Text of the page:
We have a horror story for you this week. It comes with a Parental Guidance warning: all children should be forced to read it, so they can see what is happening to our oceans. It’s no good just tutting away in the background and shrugging shoulders – we all have an immense responsibility, and yes, we can and must all make a difference.
The name of the scourge is Plastic Pollution, and here are just some of the basic facts (sensitive readers may want to avert their eyes):
- 8 million metric tons of plastic end up in our seas and oceans each year, of which our beloved trade partner, China, is responsible for at least 2.4 million tons.
- In 2012 it was estimated that there was an overall total in excess of 165 million tons of plastic in the oceans.
- Each year, over 380 million tons of plastic is produced worldwide, so the amount that ends up in our oceans will continually increase.
- The chemical structures of most plastics makes them resistant to degradation, so plastic pollution has an extremely long term life; it just breaks down into smaller (and equally dangerous) microdebris – also known as ‘nurdles’- between 2mm and 5mm in size.
- There are an estimated 300 000 pieces of plastic per square kilometre of ocean, and 100 000 per square kilometre of sea-bed. Yes, you read that right – per square kilometre.
- By 2050, at this rate of pollution, the weight of plastic in the oceans will exceed the total weight of marine life.
It goes on and on; each fact is more frightening than the last. Our oceans have circular flows known as ‘gyres’ – you can reproduce this effect by stirring a basin of water that has breadcrumbs in it: the crumbs gather in the middle. That’s what happens to the plastic. Imagine this: on our beautiful planet we have a place known as The Great Pacific Garbage Patch, a gyre of marine debris particles and floating trash halfway between Hawaii and California, that has over 1.8 trillion pieces of plastic floating near the surface. You could virtually walk across the surface there. The equally scary North Atlantic garbage patch is estimated to be hundreds of kilometres wide, filled with plastic pieces ranging from garden chairs to plastic bags to nurdles: 92% of the mass in the patch comes from objects larger than 0.5 centimetres.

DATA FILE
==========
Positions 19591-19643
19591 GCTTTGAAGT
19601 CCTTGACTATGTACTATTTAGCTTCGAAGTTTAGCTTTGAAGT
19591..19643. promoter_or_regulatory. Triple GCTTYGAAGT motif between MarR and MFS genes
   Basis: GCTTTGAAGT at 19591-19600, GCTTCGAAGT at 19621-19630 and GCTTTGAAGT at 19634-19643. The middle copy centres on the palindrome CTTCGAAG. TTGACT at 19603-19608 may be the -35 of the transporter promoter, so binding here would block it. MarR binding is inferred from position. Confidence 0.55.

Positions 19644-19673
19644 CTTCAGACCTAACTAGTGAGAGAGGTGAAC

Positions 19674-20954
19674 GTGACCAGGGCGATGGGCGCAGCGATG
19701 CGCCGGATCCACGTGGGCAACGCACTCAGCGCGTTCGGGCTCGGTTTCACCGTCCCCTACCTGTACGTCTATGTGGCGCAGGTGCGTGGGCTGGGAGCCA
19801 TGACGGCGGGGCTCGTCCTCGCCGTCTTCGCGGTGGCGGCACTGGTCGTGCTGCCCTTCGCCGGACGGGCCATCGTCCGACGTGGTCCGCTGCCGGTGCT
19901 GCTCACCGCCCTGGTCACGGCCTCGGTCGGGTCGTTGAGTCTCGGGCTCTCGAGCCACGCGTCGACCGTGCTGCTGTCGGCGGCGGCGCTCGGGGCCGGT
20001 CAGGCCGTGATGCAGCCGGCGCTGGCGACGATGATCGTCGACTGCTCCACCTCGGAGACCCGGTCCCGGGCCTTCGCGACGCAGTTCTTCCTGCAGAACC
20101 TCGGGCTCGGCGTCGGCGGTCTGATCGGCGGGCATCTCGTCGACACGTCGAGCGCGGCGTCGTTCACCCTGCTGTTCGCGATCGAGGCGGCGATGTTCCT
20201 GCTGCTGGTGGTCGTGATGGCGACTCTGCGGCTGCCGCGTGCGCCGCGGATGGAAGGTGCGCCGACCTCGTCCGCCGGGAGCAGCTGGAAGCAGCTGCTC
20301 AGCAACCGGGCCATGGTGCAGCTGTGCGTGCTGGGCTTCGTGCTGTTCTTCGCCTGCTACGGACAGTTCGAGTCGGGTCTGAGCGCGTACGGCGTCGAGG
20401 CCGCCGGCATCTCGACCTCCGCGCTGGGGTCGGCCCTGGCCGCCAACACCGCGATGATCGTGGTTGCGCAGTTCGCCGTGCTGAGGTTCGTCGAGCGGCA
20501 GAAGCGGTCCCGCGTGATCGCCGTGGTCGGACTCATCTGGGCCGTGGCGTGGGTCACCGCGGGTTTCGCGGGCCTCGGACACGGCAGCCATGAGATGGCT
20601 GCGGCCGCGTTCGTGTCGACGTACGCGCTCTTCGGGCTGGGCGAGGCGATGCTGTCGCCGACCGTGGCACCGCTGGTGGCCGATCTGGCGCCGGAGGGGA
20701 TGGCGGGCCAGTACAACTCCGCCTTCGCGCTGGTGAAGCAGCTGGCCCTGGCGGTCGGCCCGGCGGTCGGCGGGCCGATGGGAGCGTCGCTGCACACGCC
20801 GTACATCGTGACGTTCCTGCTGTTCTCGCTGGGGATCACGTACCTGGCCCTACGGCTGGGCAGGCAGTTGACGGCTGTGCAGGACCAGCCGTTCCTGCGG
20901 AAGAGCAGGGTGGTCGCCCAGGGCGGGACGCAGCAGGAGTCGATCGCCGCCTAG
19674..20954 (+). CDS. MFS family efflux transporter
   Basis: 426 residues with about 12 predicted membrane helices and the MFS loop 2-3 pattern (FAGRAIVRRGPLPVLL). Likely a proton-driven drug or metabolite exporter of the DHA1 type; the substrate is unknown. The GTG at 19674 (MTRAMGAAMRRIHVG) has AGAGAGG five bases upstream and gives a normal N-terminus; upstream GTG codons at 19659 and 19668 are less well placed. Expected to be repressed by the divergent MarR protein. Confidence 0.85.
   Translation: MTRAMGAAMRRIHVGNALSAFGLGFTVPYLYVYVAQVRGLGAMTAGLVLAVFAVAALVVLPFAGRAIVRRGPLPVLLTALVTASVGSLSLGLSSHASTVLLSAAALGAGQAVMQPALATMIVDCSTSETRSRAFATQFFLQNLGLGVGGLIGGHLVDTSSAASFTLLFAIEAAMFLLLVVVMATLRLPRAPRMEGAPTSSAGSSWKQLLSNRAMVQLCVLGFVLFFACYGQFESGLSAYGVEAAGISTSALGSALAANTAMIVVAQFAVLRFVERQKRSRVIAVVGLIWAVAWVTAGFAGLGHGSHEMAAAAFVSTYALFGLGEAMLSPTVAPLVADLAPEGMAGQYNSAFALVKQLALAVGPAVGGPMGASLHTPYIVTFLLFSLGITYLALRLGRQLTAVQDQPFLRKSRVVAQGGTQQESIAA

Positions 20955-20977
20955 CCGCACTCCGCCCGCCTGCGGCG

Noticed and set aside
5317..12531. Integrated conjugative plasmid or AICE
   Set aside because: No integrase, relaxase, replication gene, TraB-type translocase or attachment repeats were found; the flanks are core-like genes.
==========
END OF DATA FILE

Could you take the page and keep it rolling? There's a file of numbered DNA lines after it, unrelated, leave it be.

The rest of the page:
So what can we do? Recycling and reusing are no longer just alternative options for tossing plastic waste away. They are absolutely vital interventions. The more plastic that goes back into the system, the less that needs to be manufactured fresh each year. And we need to educate our children and those around us that are unaware of (or just don’t care about) the consequences of plastic litter. 2050 is not far away – a generation or so - and we are losing marine species at an alarming rate. By 2050, at bio-extinction's current rate, between 25 per cent and 50 per cent of all species will have disappeared or be too few in numbers to survive. The litter that is being delivered into the oceans not only strangles and chokes; it is toxic to marine life, and humans. The toxins that are components of plastic include diethylhexyl phthalate (try saying that with your teeth out), which is a toxic carcinogen, as well as lead, cadmium, and mercury. And look to the skies as well: in 2004, it was estimated that gulls in the North Sea had an average of thirty pieces of plastic in their stomachs.
One final thought: the plastic is starting to show up in our drinking water too - 83% of tap water samples taken around the world contained plastic pollutants. If that isn’t a wake-up call, then nothing is. The sea is giving the plastic back…
At Waterfront Charters we live and love our environment, and will do everything in our power to preserve and protect it for the generations to come. Our cruises are the perfect way to experience Nature at her best: join us on any one of our adventures to get the perfect view of what needs to be nurtured. We have some great ideas in the pipeline in terms of education too; keep an eye on our webpage for upcoming developments.
It may take centuries, but if we start now, we can clear the oceans and our precious water of the plastic scourge.
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